Stats for linguists

#1
Hi all.

I've been working on my PhD for a year and a half now, and I'm still no further forward in understanding how statistics works.

At the moment, I'm analysing a few vowel sounds, and I want to figure out if the production of these vowels are a result of a bunch of social and linguistic factors.

I have 3 groups:

Group 1 = 3 speakers
Group 2 = 3 speakers
Group 3 = 1 speaker

I have taken 50 tokens per speaker, which I then subdivided into 6 groups following linguistic environment. Due to the nature of the data, however, there was no way to control for the number of tokens per environment per speaker. So, for environment 1 I have (for example):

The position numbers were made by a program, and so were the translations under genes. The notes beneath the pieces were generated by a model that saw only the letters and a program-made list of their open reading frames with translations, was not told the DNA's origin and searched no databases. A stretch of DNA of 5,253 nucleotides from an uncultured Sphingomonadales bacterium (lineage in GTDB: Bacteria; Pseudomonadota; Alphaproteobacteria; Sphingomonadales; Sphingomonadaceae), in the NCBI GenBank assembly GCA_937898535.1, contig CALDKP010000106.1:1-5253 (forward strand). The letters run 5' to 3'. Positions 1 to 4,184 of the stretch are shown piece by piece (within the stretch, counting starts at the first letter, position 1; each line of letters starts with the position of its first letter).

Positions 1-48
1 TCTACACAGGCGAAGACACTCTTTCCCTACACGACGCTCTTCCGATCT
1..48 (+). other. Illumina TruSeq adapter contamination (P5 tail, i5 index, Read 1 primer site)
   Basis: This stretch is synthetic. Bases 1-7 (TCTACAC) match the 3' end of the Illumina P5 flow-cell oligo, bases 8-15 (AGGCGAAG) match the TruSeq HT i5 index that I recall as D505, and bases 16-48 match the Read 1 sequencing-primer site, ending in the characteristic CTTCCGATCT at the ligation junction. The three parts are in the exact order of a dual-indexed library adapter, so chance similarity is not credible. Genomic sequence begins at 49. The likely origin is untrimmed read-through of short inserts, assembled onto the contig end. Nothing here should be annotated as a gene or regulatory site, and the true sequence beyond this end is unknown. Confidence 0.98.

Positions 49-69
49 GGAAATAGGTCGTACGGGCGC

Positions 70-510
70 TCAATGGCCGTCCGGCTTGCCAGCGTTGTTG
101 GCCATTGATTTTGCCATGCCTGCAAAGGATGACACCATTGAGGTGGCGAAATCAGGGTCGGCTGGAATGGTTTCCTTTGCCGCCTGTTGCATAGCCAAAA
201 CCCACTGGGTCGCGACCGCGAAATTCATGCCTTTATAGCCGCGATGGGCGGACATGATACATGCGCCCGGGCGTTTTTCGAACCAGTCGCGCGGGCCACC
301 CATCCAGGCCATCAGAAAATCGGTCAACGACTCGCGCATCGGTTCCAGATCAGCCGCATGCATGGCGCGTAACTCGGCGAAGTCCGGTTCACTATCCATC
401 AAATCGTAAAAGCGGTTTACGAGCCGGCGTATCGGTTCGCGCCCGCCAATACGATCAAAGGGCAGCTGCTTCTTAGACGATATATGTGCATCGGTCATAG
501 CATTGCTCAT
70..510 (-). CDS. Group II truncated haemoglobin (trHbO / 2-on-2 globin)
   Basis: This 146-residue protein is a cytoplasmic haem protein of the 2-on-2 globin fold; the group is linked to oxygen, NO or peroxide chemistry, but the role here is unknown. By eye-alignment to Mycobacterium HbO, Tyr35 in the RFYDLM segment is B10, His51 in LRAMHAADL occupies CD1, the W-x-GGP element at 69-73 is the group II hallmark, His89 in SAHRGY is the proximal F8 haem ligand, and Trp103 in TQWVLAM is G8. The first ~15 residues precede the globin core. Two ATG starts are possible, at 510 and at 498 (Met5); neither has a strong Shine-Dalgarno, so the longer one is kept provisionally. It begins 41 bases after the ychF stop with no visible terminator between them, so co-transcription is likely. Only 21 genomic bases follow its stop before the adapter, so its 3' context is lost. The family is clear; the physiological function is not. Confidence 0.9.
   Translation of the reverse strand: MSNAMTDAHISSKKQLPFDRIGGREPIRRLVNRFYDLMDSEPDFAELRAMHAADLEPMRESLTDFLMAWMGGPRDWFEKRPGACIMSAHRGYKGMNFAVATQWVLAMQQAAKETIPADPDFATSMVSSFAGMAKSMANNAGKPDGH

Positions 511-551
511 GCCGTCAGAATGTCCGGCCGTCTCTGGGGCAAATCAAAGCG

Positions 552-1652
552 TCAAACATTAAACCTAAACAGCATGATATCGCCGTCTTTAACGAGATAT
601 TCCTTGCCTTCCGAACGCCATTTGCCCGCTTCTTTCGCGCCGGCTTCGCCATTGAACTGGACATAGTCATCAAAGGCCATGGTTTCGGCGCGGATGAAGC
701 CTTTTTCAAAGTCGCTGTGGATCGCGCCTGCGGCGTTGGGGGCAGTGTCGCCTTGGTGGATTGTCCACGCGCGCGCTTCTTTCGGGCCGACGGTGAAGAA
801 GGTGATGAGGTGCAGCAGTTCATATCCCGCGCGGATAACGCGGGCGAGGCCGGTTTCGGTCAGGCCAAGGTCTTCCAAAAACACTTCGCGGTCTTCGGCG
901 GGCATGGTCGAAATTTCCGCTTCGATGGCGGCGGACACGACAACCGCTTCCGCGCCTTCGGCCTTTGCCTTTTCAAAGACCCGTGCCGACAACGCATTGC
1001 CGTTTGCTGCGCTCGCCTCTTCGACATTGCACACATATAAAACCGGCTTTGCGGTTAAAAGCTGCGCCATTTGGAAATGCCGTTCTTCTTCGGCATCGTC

Speaker 1 = 14 tokens
Speaker 2 = 7 tokens
Speaker 3 = 19 tokens
Speaker 4 = 9 tokens
(and so on...)

In other environments, I have speakers which have 0 tokens.

When I ran a one-way anova on the entire dataset (150 tokens vs. 150 tokens vs. 50 tokens), I got significant results, but I'm not sure I was right to do this, especially since I'm not comparing 'like with like'. Short of filling in the gaps in the tokens per environment, is there any way to test for significance in small (really small) numbers per enviroment?

I also need to run a regression model to figure out which factors are most at play in explaining the variation, but I'm not sure how to do that.

I know this is a massive ask, and I've ordered a few books to see if I can get somewhere with this, but I'm totally stuck and I really need to figure this out. Hoping someone can help.

Regards,

KoG :)